However, We the people who are tired of extreme poverty and inequality; who are tired of being shut out by parties that refuse to provide a list of policies they will adopt when elected; who are tired of elected officials that can decide to raise their salaries 300% to buy SUVs, or fund NGOs that get millions of pesos but do nothing for the people… We the people need to stand up and demand change, look for alternative political movements that turn away from the clientelistic politics. We need to support leaders who will listen to us and include us in decision making processes. To that end, I encourage you not to remain complacent but to conduct your own research about the other political movements that exist in the DR. If the PLD, PRD, and PRSC won’t listen to us, then we need to turn our backs on them, regardless of how much money they offer us.

We don’t want money— we want an effective voice; we want to be included; we want justice and transparency; we want human rights for all; we want reliable public services (education, health, parks, water, sanitation, transportation, security); we want this for all people regardless of sexuality, gender, economic status, nationality, mental capacity, or age. And more important, we want to be active partners in the realizing these goals that will help create a more perfect Dominican society.

The opinions expressed herein in the articles and comments are those of their authors and do not necessarily reflect those of AlterInfos. Insulting or injurious comments will be deleted without previous notice. AlterInfos is a pluralist media with a sensibility leaning toward the left. It tries to echo emancipatory projects and struggles. Comments oriented towards the opposite direction will not be published here, but they will surely find another space on the web to do so.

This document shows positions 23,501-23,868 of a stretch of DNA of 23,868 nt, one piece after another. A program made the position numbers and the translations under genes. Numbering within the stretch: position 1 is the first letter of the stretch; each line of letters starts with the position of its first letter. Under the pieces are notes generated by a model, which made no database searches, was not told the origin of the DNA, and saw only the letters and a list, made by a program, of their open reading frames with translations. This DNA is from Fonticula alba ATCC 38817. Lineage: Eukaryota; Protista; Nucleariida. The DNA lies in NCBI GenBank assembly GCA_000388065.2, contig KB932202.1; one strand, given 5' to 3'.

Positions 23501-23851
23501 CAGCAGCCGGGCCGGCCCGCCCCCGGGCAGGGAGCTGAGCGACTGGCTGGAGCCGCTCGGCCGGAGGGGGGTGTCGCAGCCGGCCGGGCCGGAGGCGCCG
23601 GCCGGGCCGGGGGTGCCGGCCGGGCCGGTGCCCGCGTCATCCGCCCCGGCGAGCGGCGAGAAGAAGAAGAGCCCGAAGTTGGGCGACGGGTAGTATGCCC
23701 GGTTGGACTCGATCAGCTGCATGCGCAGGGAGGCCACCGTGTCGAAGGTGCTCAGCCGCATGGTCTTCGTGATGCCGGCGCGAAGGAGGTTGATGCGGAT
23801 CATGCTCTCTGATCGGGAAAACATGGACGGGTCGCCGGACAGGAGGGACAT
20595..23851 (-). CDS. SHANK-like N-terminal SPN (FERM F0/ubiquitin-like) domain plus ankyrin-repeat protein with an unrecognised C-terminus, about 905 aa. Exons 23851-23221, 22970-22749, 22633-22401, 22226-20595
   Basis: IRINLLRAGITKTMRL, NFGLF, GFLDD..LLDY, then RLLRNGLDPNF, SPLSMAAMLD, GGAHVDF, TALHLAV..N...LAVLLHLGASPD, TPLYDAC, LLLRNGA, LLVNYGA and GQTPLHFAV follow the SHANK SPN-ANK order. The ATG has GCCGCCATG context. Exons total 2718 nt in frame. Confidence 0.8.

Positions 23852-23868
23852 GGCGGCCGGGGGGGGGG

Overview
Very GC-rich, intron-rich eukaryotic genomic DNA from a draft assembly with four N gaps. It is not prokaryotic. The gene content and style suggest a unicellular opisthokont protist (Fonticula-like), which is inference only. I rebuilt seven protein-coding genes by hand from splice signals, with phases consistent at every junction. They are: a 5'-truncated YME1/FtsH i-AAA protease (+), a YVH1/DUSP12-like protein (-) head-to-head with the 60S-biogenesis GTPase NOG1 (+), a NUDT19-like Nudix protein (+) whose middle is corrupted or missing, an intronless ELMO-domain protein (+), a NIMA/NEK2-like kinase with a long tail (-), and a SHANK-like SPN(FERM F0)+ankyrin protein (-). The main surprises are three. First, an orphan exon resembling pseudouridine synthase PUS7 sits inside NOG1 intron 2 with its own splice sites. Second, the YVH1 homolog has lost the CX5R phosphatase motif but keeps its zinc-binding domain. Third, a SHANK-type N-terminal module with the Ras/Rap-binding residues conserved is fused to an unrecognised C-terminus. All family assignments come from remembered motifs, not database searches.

Forum posts

  • I thought this article was very enlightening and an accurate portrayal of Dominican society and its vices.

    It’s a shame that some of our countrymen simply sell out their voice for a couple of bucks that will only buy them the next meal, but will not offer them a way out of poverty or an opportunity to get better education.

    Political parties have the audacity of opennly advertising vote buying in some areas of the country like Miches, where I saw a billboard form the PRSC with an old lady on the cover saying: “I’m getting mine” and holding out a thousand pesos bill and a chicken next to her, encouraging people to vote for that candidate.

    I agree with you that we have to find new candidates that will make lasting changes to the system,not benefit their supporters and themselves. We have to cut out the dominican way of thinking of voting between the “lesser of two evils” and voting for someone that represents the values that we would like to see in our government.